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The Six Cities of Silicon Valley

Since the 1950s, Huntsville has been a tech center. This goes back to the U.S. Army’s transfer of 1,000 people from Fort Bliss to the area. The core of this group was 200 German scientists and engineers. Eventually, the German design team was spun off to become part of the newly formed National Aeronautics and Space Administration (NASA), transforming it from cotton capital to rocket capital to a high-technology hub. Huntsville is the most “top secret” of the sibling cities of Silicon Valley.


A “bucket list” trip for every American should be to traverse the Panama Canal. As you watch the water recede from the century-old magnificent solid-steel doors that constitute any one of the locks in the canal, observe the emergence of the proud message embedded on the door: “Made in Pittsburgh” (http://explorepahistory.com/displayimage.php?imgId=1-2-12D1).

Similar to Boston, a small town with a disproportionate success rate in the arena of American professional sports, Pittsburgh has a heart which is rivaled only by its spirit of innovation. Two Andrews, both industrial magnates, Carnegie and Mellon
(www.cmu.edu/50/founder-stories/story-carnegie-and-mellon.html), founded a university that today drives as much innovation as any on Earth.

Companies, including Google, Intel, and Microsoft, have been partnering with Carnegie-Mellon and other local universities and helping to transform this old steel town into a technology hub of the next age. But Carnegie-Mellon is so synonymous with Pittsburgh that Google has decided to keep an office inside Carnegie-Mellon’s Collaborative Innovation Center. Wired magazine in 2018 identified Pittsburgh as one of the top 10 places to “get your geek on.” Pittsburgh has smaller aggregate investments than other more media-dominated cities, but when it comes to the forefront of the new frontiers of technology, Pittsburgh is second to none. It is Pittsburgh that is leading the way on driverless vehicles (www.govtech.com/fs/5-Reasons-Pittsburgh-is-Still-Tops-in-Autonomous-Vehicles.html).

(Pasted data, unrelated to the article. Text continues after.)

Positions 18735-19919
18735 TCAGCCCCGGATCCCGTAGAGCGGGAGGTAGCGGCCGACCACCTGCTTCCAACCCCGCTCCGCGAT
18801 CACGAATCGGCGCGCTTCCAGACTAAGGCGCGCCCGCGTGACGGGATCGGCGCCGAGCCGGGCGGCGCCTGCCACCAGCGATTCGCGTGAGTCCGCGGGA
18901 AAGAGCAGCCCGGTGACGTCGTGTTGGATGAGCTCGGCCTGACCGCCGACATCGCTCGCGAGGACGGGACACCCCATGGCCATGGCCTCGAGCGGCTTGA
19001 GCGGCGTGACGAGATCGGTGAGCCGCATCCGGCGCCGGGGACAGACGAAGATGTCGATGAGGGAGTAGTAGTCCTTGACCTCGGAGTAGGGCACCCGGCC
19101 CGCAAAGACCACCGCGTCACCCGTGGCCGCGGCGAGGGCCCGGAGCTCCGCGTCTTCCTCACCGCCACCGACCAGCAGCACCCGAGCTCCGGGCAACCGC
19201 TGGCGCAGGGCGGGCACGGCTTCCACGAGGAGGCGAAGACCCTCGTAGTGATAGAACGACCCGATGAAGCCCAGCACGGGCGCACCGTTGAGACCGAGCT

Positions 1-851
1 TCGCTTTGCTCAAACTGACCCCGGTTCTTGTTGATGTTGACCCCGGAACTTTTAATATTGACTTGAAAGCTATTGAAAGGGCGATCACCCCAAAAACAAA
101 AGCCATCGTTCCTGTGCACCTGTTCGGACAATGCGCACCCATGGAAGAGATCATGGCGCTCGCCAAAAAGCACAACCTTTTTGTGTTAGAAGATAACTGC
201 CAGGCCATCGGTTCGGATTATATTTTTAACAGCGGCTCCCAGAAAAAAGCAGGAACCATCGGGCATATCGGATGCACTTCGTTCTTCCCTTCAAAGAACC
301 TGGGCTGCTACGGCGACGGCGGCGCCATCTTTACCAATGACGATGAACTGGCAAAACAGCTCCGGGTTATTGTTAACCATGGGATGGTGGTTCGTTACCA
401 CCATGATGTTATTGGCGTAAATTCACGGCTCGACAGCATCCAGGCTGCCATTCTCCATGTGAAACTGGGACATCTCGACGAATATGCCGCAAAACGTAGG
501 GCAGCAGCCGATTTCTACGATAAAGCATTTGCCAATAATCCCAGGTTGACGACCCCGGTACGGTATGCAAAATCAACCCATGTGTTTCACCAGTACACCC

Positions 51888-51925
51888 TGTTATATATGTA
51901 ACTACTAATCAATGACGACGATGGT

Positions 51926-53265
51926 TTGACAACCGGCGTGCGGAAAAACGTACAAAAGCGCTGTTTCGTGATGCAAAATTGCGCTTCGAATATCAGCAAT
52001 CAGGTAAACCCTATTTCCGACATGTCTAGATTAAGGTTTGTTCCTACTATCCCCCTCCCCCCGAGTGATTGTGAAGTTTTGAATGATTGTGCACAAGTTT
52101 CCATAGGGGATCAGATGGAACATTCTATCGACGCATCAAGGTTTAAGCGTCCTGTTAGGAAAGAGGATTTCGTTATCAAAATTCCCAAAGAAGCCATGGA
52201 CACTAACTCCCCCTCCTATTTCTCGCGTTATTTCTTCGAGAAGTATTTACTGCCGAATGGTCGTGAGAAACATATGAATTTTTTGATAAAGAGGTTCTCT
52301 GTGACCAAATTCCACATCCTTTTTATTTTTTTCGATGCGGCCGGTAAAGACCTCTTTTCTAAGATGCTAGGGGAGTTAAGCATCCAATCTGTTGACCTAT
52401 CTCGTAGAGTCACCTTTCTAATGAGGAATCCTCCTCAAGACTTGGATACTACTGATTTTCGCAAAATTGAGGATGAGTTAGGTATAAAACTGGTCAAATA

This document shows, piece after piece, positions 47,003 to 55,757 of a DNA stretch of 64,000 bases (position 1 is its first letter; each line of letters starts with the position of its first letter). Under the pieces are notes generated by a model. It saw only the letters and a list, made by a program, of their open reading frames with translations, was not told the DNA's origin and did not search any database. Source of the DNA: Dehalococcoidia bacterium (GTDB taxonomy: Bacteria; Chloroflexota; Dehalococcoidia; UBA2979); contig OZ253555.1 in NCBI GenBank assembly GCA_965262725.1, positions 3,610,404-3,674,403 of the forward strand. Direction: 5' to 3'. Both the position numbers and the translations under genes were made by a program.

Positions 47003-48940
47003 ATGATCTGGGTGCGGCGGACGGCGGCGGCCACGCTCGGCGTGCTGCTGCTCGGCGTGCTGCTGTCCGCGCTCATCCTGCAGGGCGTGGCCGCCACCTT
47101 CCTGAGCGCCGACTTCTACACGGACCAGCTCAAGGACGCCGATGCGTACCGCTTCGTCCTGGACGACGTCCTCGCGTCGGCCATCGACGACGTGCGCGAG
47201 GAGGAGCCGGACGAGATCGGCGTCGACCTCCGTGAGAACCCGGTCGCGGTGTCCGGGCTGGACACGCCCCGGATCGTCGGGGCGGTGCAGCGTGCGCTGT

Research Triangle Park (RPT), N.C.

One of the most significant research parks in the world, Tobacco Road is most often thought of as the area of the greatest college basketball rivalry. RPT was established in the 1950s and is made up of three hub cities, Durham, Raleigh, and Chapel Hill. The cities happen to house three research universities—Duke, North Carolina State, and the University of North Carolina at Chapel Hill; all happen to have historic basketball programs. With these three major academic institutions come diversity and uncommon concentrations of talent which technology companies crave. This talent fuels their growth and regenerates their creative spirit. Like its sister cities, Pittsburgh and Huntsville, access to venture capital is challenging as compared to the more prominent areas such as Silicon Valley and Boston.

Seattle, Washington

Simply being home to Microsoft or Amazon is reason enough to include Seattle as a Silicon Valley sister city. However, when Boeing is included in this cacophony of behemoths, it is easy to understand why Seattle is the northern manifestation of the phenomena of American technology expansion known as Silicon Valley. To put things in perspective, when Amazon HQ 2 moves into the new chosen city, it expects to spend more than $5 billion on infrastructure to support the 50,000 jobs it will generate for Amazon alone. In many ways, Seattle and Silicon Valley are incontrovertibly attached at the proverbial hip. While the area south of San Francisco is the center of creation for the many startups of “the cloud,” many of these startups run their infrastructure on Amazon Web Services or Microsoft Azure. Although companies such as VMware are quickly developing compelling cloud solutions such as the VMware Cloud, the majority of public cloud resources emanate from the two technology giants headquartered in Seattle. When a Seattle company needs to raise money, it takes a short flight to Silicon Valley.

Silicon Valley and the Six Sister Cities

Numerous studies have proven that innovation requires a considerable “dose of diversity.” It is the mix of backgrounds, education, and industries that enables teams to look at the world differently. Local colleges and universities provide the breeding ground for the talent that is a required fuel to keep innovation strong. As dominant as the area we know as “Silicon Valley” has become, it alone is unable to supply the growing demand for talent required, so naturally that drive toward innovation finds other locations in which to manifest.

Of course, there are many who could successfully argue that there are more than six sister cities of Silicon Valley and that in fact there is an entire extended family with members in all 50 states, across North America, and into Europe and the Asia Pacific Region, South America, and developing in Africa. And, of course, they would be right!

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